Review of Captive Magic

Cryselle reviewed Captive Magic had some nice things to say:

The story seems to start off a bit slowly, but it’s an introduction to the world if you’re starting here, and a slow burn of Manny and Breck developing interest in each other and context for their skills. Their families variously encourage or discourage them. Real life problems are more important than constant smexing, which is a refreshing change from a lot of mm. These guys can stay on task and they can stay on task together, once they come to trust each other enough to be clear on what’s going on. No insta-anything here, they have to work for each smidgen of trust.

One recurring idea in this universe is that humans aren’t the biggest, baddest magic-wielders around—smarts, negotiation, and guile make for more intriguing reading anyway. While magic isn’t hidden in this world, sometimes a talent doesn’t want to admit what he can do, and sometimes mere talent isn’t enough to solve a problem.

The sister and the niece are especially charming characters, Manny and Breck each have a teen girl to love, cherish, and be exasperated by. The rest of their families felt real enough to invite to dinner. Not all the action takes place in our plane, and the other dimensional setting was strange and unique.

I’m glad she enjoyed it. 🙂 Read the whole thing at Cryselle’s Bookshelf.


Paperbacks, And Another Captive Magic Review

Paperback editions of Captive Magic are available at Amazon and Barnes and Noble, although B&N still doesn’t have the electronic edition for whatever reason. But anyone who prefers reading hardcopy can get CM in paper now.


Sirius reviewed Captive Magic over at Reviews by Jessewave and seemed to like it a lot, giving it 4.75 out of 5.0. Sirius said:

This book starts slow, in fact for the first five-six chapters I was wondering whether I indeed was reading the book three of the same series, so slow it felt. However as the story progressed the more I thought that the writer made a very wise choice to start slow, because characters were established so clearly that I could see and hear them in my mind. I was especially pleased to see how real supporting characters felt and I loved Breck’s mother and little sister a lot. I thought that giving supporting characters their voices, by describing the neighborhoods where Breck and Manny lived, they acquired more depth. I mean, when I read about the character with firmly established roots, such character becomes much more realistic and believable to me and I thought this was what happened here.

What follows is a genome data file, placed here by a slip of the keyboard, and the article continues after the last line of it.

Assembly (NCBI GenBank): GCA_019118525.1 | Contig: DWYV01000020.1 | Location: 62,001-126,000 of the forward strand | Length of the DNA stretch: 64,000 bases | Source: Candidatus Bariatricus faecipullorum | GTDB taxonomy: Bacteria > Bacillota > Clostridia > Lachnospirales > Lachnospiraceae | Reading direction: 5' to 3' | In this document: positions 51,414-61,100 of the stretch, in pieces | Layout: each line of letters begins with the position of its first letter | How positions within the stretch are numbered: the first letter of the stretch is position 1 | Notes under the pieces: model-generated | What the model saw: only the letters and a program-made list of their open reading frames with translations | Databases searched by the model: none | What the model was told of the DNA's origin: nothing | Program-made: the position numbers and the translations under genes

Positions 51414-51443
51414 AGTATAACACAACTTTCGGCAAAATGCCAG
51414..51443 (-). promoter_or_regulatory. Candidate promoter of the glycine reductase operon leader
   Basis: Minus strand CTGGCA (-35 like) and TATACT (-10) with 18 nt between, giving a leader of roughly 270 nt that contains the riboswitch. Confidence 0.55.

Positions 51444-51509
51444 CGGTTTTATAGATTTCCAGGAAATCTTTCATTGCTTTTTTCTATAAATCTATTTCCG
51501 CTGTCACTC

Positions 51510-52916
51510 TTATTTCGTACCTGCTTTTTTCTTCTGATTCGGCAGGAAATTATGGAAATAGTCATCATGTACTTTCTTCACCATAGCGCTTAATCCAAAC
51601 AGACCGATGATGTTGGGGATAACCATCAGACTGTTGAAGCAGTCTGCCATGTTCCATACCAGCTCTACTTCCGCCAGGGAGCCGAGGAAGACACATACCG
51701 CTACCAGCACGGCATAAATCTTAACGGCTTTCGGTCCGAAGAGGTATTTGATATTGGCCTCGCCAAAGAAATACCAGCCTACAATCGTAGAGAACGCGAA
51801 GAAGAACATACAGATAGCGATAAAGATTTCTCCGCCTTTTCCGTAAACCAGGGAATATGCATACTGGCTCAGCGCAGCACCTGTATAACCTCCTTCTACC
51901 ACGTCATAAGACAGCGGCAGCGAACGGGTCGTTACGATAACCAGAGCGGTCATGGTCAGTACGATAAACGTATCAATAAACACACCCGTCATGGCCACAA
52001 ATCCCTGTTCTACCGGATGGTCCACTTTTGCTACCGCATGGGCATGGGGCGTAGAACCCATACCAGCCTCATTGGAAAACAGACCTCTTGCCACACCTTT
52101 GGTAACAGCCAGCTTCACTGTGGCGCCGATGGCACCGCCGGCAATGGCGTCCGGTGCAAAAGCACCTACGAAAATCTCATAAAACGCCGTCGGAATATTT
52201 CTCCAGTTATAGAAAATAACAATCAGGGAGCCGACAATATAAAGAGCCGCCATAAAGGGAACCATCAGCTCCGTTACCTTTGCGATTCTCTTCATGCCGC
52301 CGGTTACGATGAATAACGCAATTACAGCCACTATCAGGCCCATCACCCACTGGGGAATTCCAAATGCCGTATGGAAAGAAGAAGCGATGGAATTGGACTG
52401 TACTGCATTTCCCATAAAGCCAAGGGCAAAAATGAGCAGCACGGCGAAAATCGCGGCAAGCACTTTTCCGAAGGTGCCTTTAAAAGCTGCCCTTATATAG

So, bottom line is I have no problems with slow start of the book. When the magical issue both of the guys have to deal with takes more and more priority , the tension slowly increases, because it becomes really important for everybody’s involved to get the creature off Breck’s back and make sure that his sister will not die and as blurb hints Manny is also having problems because of his involvements.

I have to say though that while I never doubted the grave consequences for Breck, his sister and Manny for not figuring out how to deal with demon thing, for quite some time while I was reading I did not think that the ethical issues in this book rose to the level of the ending of the second book. I mean who would not have stolen anything in order to save a loved one dying from any illness? Now, if Breck would have been asked to kill in exchange for his sister’s life, that could have been something to wonder whether he would really do it and whether the means are worth the ends. And then BOOM – suddenly the stakes (ethical and others) went up and then the stakes went up again and I completely stopped complaining 🙂

Thanks to Sirius for a great review! Click through to read the whole thing.


Great Review for Captive Magic

Pixie at MM Good Book Reviews gave Captive Magic four hearts and said: